A Lot or a Little?
What you will—and won't—find in this TV show.
The value of a tight-knit, happy family is central to the show, though some stereotypes about race and government workers is fodder for comedy.
Positive Role Models
William personifies the modern family man who strives to balance the needs of his wife and kids with the demands of his job. He and his wife have each other to lean on, and their relationship is a high point in this mediocre show. Extended members are a little more stereotypical, including a boisterous, man-hungry middle-age woman and a mischievous, free-spirited grandfather. Some supporting characters also represent slightly negative personas of generic political figures and government workers.
Sex, Romance & Nudity
Some suggestive content and dialogue ("This is turning me on," for instance) between married partners who swap playful bedroom talk, embrace, and kiss. A middle-aged woman's quest for love means a lot of shameless flirting, and the kids/tweens tease each other about boyfriends and girlfriends.
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Parents Need to Know
Parents need to know that The First Family centers on an African-American president and his extended family in the White House, but despite its obvious similarities to the Obamas, it isn't intended to parody them. What it does parody, to some degree, are the inner workings of the White House and the Oval Office, at times poking fun at the nature of various administrative positions like vice president and the secret service staff. The show focuses more on family dynamics than on the main character's presidency, and here viewers get to see a happy family unit with ingrained (if slightly gender-biased) roles and responsibilities, and some sweet moments between siblings and parents. Expect a few references to sexuality between married partners and some implied sexual gestures between single adults.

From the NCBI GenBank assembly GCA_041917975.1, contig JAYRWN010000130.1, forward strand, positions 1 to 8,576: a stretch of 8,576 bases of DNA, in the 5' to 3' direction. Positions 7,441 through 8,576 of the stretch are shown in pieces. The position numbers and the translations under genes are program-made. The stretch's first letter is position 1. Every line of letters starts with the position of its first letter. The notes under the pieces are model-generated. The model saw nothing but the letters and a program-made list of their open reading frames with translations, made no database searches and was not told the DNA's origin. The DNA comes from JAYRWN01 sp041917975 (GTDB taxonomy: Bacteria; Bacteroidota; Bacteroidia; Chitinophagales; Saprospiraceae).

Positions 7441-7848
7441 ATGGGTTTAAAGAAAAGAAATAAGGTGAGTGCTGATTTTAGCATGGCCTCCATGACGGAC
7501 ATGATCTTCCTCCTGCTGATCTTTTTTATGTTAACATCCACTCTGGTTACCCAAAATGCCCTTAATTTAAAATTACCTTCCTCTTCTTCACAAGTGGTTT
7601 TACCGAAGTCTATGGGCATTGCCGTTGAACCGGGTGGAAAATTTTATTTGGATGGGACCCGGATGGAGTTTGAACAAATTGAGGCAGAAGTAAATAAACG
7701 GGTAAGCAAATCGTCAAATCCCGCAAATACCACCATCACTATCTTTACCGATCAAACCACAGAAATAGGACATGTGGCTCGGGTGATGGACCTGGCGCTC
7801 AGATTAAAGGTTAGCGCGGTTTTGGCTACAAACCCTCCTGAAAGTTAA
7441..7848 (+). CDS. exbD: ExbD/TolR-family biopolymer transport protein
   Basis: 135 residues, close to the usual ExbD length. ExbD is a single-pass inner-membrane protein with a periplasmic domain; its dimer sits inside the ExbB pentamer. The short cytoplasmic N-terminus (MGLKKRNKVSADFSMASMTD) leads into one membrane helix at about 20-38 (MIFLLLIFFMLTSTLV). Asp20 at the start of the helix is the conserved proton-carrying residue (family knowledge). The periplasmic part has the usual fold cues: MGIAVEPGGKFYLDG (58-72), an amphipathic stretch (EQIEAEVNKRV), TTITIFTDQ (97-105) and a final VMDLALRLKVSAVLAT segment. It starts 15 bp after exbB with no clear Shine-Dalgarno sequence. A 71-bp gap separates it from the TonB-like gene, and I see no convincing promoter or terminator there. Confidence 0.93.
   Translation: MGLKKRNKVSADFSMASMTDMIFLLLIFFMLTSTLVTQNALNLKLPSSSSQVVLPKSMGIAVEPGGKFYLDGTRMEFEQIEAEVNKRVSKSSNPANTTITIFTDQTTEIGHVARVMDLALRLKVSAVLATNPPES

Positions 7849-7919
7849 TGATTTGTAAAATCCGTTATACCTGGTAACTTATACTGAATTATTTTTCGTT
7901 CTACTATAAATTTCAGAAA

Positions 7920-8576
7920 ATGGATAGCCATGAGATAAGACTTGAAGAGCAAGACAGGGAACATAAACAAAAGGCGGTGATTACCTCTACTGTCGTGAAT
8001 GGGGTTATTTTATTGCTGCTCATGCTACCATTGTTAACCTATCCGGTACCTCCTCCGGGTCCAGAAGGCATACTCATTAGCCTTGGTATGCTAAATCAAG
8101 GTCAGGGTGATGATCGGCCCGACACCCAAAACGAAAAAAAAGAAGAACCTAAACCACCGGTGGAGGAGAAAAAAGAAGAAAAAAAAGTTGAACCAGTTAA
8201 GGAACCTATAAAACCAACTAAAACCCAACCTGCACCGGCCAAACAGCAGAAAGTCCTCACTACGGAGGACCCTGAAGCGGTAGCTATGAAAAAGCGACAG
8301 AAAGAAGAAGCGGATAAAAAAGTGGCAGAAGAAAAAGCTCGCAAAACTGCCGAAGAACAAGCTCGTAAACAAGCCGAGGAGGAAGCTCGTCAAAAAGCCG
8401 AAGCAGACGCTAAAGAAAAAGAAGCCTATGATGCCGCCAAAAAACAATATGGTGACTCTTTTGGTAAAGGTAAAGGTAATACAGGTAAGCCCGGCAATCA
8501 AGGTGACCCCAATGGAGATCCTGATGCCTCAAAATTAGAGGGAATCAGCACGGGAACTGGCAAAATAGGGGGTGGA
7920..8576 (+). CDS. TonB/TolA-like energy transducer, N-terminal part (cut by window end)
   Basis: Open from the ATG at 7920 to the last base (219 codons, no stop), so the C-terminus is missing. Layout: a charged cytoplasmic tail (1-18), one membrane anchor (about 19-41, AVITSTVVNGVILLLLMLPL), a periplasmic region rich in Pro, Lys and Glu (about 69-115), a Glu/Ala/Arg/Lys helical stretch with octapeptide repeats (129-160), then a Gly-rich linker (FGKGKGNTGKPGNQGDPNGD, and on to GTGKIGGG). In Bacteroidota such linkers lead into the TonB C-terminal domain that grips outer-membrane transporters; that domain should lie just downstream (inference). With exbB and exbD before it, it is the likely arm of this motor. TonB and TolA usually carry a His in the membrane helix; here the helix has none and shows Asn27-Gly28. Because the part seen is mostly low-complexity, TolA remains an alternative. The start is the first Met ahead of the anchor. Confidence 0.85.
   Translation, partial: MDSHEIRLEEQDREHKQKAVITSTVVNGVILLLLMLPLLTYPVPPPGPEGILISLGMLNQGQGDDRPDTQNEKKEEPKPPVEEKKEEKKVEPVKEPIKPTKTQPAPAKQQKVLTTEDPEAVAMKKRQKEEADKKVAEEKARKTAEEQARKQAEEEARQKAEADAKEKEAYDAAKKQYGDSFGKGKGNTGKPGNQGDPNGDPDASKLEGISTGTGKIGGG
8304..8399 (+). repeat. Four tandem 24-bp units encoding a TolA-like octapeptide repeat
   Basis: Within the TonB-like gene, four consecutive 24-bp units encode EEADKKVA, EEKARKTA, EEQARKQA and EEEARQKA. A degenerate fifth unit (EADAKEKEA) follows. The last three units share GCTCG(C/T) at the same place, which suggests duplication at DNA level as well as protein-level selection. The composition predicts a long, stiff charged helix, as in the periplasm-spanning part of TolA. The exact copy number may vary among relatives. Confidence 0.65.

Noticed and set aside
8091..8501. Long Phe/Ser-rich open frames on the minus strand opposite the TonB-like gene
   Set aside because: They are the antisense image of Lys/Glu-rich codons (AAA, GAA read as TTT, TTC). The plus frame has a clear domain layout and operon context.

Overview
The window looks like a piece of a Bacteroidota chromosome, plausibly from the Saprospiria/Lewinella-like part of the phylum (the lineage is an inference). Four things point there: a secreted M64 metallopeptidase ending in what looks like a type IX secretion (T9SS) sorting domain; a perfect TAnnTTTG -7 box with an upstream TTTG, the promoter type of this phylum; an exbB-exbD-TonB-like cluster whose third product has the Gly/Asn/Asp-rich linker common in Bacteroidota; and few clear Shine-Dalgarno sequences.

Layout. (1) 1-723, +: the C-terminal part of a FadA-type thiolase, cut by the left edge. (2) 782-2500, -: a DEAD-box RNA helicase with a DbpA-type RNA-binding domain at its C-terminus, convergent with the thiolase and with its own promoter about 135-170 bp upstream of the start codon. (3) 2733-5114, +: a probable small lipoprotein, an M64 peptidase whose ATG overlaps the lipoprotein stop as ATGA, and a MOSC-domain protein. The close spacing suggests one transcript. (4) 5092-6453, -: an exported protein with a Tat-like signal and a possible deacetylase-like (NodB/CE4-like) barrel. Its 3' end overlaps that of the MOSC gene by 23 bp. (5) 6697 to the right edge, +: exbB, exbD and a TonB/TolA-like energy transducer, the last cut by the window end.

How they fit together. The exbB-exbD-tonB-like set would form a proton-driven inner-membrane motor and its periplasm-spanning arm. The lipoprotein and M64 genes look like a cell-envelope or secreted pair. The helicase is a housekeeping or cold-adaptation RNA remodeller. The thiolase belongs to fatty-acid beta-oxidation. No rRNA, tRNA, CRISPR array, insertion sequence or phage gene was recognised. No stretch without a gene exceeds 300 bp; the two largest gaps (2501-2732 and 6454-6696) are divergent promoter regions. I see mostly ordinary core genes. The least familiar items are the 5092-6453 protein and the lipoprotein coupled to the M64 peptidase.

Is It Any Good?
Despite creator Byron Allen's assurance that the characters are entirely fictionalized, it's tough not to view The First Family as a comical commentary on the country's real-life first African-American president, especially given that some of Duncan's mannerisms bear a pretty strong resemblance to President Obama's. Perhaps adults can separate the fact from the fiction here, but that won't be the case for kids, who would leave the show with some pretty firm misconceptions about the inner workings of the upper levels of government thanks to what amounts to parodied characterizations of officials and staff members.
What this show does have going for it is a talented veteran cast that counts scene-stealers like Gladys Knight, Jackee Harry, John Witherspoon, and Marla Gibbs among its supporting members. Sadly, though, the lethargic writing and corny plots don't capitalize on the abilities of this stellar crew, leaving the audience expecting a lot more than it offers.
Did we miss something on diversity?
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